This stands to logic as the Melbourne property market has been closed since stage 4 lockdown restrictions were enforced at the beginning of August.  

Listings will eventually increase but probably only gradually over the next 6 to 9 months. The reality is that most people won’t feel confident putting their property on the market until after several months of buoyant results. Its herd mentality.  

Therefore, by the time stock levels have normalised, which is probably mid to late 2021, most Australian’s would have financially recovered from the impacts of Covid and there should be enough demand to soak up the higher volume.  

Until then, the market will be driven by a shortage of the supply of properties for sale. Demand will outstrip supply and drive prices higher.  

Prepare for a government spending spree  

There has been a lot of discussion about the September ‘fiscal cliff’ when JobKeeper and loan repayments pauses were set to mature. Both of these measures have been extended. I’m confident that there won’t be any mass selling of property as a result of Covid.  

The Federal government will release its budget on 6 October 2020, and we should be prepared for a spending spree. I expect that JobKeeper will be in place for as long as it’s needed e.g. hospitality operators in Melbourne will likely need it longer than most. The government will spend big on infrastructure to create jobs. And its likely there will be targeted campaigns similar to the UK’s “Eat Out to Help Out” scheme.  

A few weeks ago, the Australian government sold $21 billion of bonds that mature in 10 years for an interest rate of around 1% p.a. And the RBA indicated today that it could commence QE which could drive the governments borrowing cost (rate) down to circa 0.50% p.a.!

Whether you subscribe to Modern Monetary Theory or not, the fact is that money is cheap! It doesn’t cost governments a lot in interest to borrow to stimulate their economies. Most economists acknowledge that the cost of not helping the economy recover from Covid is far greater than the future burden of higher government debt.  

Population growth will bounce back strongly   

When it becomes easier to imagine a world without Covid, even if we don’t anticipate that occurring until late 2021 or 2022, I think overseas imagination will bounce back strongly. I think Australia will be seen as a very safe place to immigrate to, especially when compared to the UK and USA.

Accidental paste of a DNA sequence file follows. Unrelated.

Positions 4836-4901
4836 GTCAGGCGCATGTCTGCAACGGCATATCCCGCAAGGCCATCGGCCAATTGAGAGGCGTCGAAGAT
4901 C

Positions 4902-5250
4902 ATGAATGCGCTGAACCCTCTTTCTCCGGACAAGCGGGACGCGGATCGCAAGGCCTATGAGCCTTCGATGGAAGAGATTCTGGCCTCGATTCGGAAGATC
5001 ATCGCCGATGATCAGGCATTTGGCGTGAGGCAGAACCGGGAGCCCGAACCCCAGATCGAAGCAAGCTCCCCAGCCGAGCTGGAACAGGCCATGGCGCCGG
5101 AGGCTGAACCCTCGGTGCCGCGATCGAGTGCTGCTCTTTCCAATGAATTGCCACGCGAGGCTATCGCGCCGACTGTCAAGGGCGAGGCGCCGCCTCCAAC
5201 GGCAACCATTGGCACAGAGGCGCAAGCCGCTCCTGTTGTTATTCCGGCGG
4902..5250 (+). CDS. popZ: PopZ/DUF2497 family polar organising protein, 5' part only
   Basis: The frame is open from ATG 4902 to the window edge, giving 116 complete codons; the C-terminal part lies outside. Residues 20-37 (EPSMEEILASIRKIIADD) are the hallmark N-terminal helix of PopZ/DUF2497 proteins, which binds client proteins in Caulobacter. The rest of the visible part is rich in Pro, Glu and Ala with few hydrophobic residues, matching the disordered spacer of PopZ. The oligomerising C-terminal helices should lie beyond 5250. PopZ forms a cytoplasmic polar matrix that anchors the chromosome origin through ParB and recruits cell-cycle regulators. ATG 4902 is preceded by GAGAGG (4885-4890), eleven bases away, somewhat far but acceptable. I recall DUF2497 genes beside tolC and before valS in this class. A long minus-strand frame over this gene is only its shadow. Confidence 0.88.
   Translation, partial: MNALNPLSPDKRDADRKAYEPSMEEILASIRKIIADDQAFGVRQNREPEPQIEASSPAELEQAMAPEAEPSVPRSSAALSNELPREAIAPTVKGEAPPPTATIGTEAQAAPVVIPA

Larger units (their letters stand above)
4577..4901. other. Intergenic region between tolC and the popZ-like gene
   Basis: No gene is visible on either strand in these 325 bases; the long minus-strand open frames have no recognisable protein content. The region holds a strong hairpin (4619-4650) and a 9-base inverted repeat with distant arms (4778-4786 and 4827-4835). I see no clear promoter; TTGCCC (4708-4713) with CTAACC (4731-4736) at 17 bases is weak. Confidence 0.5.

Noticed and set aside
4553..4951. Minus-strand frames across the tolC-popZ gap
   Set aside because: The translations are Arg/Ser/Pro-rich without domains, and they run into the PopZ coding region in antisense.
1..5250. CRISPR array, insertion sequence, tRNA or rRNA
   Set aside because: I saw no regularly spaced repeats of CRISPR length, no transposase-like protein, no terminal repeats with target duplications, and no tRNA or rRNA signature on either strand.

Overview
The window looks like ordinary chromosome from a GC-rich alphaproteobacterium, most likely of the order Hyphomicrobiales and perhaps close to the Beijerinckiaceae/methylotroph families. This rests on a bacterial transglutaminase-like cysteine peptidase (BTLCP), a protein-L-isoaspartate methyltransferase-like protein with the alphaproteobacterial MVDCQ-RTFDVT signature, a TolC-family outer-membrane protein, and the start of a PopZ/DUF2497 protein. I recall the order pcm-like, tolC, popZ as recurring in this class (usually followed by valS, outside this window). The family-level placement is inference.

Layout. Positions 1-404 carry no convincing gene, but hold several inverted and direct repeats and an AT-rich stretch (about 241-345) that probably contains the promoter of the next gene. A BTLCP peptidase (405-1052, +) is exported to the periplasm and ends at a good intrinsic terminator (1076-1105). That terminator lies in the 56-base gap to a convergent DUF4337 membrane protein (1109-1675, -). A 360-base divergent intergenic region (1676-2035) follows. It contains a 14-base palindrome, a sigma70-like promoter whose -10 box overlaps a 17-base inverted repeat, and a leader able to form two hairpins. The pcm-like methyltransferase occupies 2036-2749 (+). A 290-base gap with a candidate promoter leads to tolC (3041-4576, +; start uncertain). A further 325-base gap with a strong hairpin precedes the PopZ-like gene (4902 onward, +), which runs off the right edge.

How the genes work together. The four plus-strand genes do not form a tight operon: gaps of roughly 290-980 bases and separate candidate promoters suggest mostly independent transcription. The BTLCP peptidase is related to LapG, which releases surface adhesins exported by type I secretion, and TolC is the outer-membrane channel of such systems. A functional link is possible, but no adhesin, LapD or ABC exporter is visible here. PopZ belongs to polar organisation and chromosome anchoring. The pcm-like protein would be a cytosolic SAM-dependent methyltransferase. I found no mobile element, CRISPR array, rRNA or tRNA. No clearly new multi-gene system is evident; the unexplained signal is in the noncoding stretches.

As such, demand for immigration over the next 10 years, will probably be materially higher than it was pre-Covid. If this turns out to be correct, the resultant increase in economic activity and demand for property will start to be reflected in prices.  

In the short-run, Covid has wiped out overseas migration, and that’s a negative thing. However, in the long run, Covid could be its largest stimulus.  

Beware of temporarily overinflated values  

If the volume of property listing remains very low for an extended period of time, it might result in some properties selling for prices well above their intrinsic value. Such results could subsequently attract a flow of new listings. And that could see prices quickly dip back to more realistic levels. This is a risk that is present in a market that is driven by very low supply.   

If you are wanting to buy an investment-grade property, you should always be willing to pay fair market value. But don’t let FOMO drive your property decisions. Low supply rarely persists for longer than six months. Don’t be impatient and overpay.  

Investment-grade markets may perform better 

Most property price predictions relate to capital city median house values, not investment-grade locations. This commentary relates to blue-chip locations.  

It is possible that prices for properties in suburbs dominated by lower-income earners could under-perform. Because of the way Covid has affected the income earners differently, it could result in a two-speed property market.  

In the long run, it doesn’t matter 

If you are buying a property and intend to hold it for 10 or more years, it doesn’t really matter how prices will behave over the next one to two years. The most important matter is what you buy, not when you buy.